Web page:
United States District Court, S.D. New York
MEMORANDUM OPINION AND ORDER
G. KOELTL, District Judge
plaintiffs, Denisa Cucu, Johanna Iniguez, Juan M. Manzanares
Manjarrez, and Vasiliki Pantazopouplou, brought this action
against their former employer, Park Café, Christos
Averkiou and Sofokelis Dertouzos (together, the
“defendants”), alleging that the defendants (1)
violated the Fair Labor Standards Act (“FLSA”),
29 U.S.C. § 203, and the New York Labor Law
(“NYLL”), N.Y. Lab. L. § 652(1), by
improperly claiming a tip credit and failing to pay an
appropriate minimum wage; (2) violated the NYLL by failing to
pay for their uniform maintenance, 12 N.Y.C.R.R. §
146-1.7(b); and (3) violated the Wage Theft Prevention Act
(“WTPA”), N.Y. Lab. L. § 195(1)(a). The
plaintiffs also argue that they are entitled to liquidated
damages under both the FLSA, 29 U.S.C. § 216(b), and the
NYLL, N.Y. Lab. L. §§ 198(1-a), 663(1).
plaintiffs now move for partial summary judgment, arguing
that (1) the defendants are liable for failing to comply with
the tip notice provisions of the FLSA and the NYLL; (2) the
defendants were legally required to provide uniform
maintenance pay but did not; (3) the defendants are liable
for violating the WTPA; and (4) the plaintiffs are entitled
to liquidated damages under the FLSA and NYLL.
following facts are undisputed unless otherwise noted.
Café is a full-service restaurant located in New York
City. (56.1 Stmts. ¶ 1.) The plaintiffs are former and
current employees of Park Café. Cucu began working as
a waitress for Park Café on September 24, 2012 and
worked until January 5, 2014. (56.1 Stmts. ¶¶ 3,
4.) Iniguez currently works as a waitress at Park
Café, although it remains disputed exactly when she
began working there. (56.1 Stmts. ¶¶ 14,
Pantazopoulou worked as a waitress for Park Café from
November 21, 2007 until December 13, 2010. (56.1 Stmts.
¶¶ 30, 31.) Manjarrez was a busboy at Park
Café, although the timing of his employment remains
unclear. (56.1 Stmts. ¶ 28.)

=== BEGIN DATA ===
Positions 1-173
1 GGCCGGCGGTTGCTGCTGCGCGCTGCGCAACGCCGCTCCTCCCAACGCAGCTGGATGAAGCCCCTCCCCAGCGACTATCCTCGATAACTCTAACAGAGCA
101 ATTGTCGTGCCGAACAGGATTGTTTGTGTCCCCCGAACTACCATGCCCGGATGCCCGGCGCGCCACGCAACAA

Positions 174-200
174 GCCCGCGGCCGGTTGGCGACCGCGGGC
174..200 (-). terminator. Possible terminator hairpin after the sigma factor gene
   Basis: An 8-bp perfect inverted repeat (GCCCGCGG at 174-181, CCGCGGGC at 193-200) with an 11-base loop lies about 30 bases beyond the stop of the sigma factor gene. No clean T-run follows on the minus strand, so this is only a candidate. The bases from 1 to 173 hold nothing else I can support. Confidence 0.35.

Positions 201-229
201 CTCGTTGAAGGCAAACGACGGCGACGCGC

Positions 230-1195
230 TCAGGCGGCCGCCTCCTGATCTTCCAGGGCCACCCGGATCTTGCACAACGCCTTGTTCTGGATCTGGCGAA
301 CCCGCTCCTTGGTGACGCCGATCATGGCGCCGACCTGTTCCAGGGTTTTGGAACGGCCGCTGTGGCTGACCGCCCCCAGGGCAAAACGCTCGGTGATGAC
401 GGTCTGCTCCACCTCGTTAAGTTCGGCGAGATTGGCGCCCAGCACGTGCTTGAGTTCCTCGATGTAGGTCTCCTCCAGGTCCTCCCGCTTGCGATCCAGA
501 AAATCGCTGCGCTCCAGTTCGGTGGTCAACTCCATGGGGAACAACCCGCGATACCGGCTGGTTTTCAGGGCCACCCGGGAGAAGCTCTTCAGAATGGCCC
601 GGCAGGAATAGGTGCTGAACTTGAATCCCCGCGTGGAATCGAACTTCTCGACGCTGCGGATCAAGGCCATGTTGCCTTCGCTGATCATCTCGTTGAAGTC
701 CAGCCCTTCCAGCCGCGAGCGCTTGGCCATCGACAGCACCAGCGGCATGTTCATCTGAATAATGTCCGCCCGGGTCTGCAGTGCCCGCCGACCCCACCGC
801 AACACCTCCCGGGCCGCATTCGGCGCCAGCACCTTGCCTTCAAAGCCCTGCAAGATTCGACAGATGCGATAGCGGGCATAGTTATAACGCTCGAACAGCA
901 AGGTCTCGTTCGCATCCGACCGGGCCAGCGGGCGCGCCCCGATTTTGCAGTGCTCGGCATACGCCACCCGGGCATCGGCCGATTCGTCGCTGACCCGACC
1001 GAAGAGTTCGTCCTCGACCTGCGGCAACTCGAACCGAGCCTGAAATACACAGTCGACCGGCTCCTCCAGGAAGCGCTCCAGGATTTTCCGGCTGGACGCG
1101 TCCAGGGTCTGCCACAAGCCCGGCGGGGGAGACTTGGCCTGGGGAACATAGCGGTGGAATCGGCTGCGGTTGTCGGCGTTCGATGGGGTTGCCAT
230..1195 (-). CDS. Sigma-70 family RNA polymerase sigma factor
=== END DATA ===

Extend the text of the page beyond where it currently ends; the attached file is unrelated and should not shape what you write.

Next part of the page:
the relevant time periods, Park Café paid some of the
plaintiffs a fixed hourly wage and also permitted them to
take tips. The defendants provided a yearly wage notice and
acknowledgement to Cucu and Iniguez on February 7, 2013,
although the parties dispute whether Cucu and Iniguez
received such notices prior to that date. (56.1 Stmts
¶¶ 6, 16.); (Gurrieri Affirmation in Supp. of Mot.
for Partial Summ. J. (“Gurrieri Affirm.”), Ex. 2
at 1, 8); (Gurrieri Affirm., Ex. 1 at 265, 448).
addition to the yearly wage notices, Park Café also
supplied Cucu and Iniguez with weekly wage statements, but
the weekly wage statements did not include hourly rate
information until January of 2013. (56.1 Stmts. ¶¶
9, 10, 26.)
parties dispute the extent to which the defendants informed
Cucu, Iniguez, and Pantazopouplou about the tip credit
provisions of the FLSA and the NYLL. (56.1 Stmts.
¶¶ 7, 17, 36.) The defendants verbally informed the
plaintiffs of their hourly rate and that the rate was set by
law. Averkiou Dep. 12:11-13:18, 20:3-10, 22:17-22; Dertouzos
Dep. 16:25-17:14, 27:11-18, 28:15-17. They also verbally made
clear to the plaintiffs that they would be receiving tips and
informed them that the bookkeeper made sure they received the
appropriate amount of wages. Dertouzos Dep. 17:10-14. Aside
from this verbal communication, the defendants claim they had
a poster hanging in the café that listed the minimum
wage rate. Dertouzos Dep. 15:14-15. The record does not
reflect that the defendants informed the plaintiffs of the
specific provisions of the FLSA or NYLL dealing with the tip
Café also supplied its employees with required
uniforms, which consisted of an apron and a vest with a logo
on it. (56.1 Stmts. ¶¶ 12, 21, 40). Each employee
was supplied with one or two of each item, and the defendants
would occasionally replace these items when they began to
appear worn. The defendants did not, however, give their
employees uniform maintenance pay. See Averkiou Dep.
standard for granting summary judgment is well established.
Summary judgment may not be granted unless “the
pleadings, depositions, answers to interrogatories, and
admissions on file, together with the affidavits, if any,
show that there is no genuine issue as to any material fact
and that the moving party is entitled to judgment as a matter